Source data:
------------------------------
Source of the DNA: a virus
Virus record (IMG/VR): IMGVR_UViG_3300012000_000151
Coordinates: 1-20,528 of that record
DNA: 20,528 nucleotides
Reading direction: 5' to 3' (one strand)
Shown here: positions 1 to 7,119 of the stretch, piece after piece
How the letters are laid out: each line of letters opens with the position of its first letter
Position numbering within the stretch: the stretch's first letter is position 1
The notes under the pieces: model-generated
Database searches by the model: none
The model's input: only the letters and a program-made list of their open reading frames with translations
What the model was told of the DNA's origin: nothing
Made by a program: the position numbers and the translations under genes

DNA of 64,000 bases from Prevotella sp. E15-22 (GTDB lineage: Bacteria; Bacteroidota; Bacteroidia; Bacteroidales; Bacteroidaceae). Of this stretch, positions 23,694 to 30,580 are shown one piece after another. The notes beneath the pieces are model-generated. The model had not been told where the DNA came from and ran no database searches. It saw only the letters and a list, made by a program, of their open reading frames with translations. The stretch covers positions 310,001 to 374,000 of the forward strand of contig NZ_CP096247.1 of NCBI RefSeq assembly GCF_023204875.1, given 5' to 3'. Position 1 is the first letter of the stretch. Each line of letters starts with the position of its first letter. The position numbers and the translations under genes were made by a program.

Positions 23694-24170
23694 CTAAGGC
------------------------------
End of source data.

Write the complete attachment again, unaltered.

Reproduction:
Source of the DNA: a virus
Virus record (IMG/VR): IMGVR_UViG_3300012000_000151
Coordinates: 1-20,528 of that record
DNA: 20,528 nucleotides
Reading direction: 5' to 3' (one strand)
Shown here: positions 1 to 7,119 of the stretch, piece after piece
How the letters are laid out: each line of letters opens with the position of its first letter
Position numbering within the stretch: the stretch's first letter is position 1
The notes under the pieces: model-generated
Database searches by the model: none
The model's input: only the letters and a program-made list of their open reading frames with translations
What the model was told of the DNA's origin: nothing
Made by a program: the position numbers and the translations under genes

DNA of 64,000 bases from Prevotella sp. E15-22 (GTDB lineage: Bacteria; Bacteroidota; Bacteroidia; Bacteroidales; Bacteroidaceae). Of this stretch, positions 23,694 to 30,580 are shown one piece after another. The notes beneath the pieces are model-generated. The model had not been told where the DNA came from and ran no database searches. It saw only the letters and a list, made by a program, of their open reading frames with translations. The stretch covers positions 310,001 to 374,000 of the forward strand of contig NZ_CP096247.1 of NCBI RefSeq assembly GCF_023204875.1, given 5' to 3'. Position 1 is the first letter of the stretch. Each line of letters starts with the position of its first letter. The position numbers and the translations under genes were made by a program.

Positions 23694-24170
23694 CTAAGGC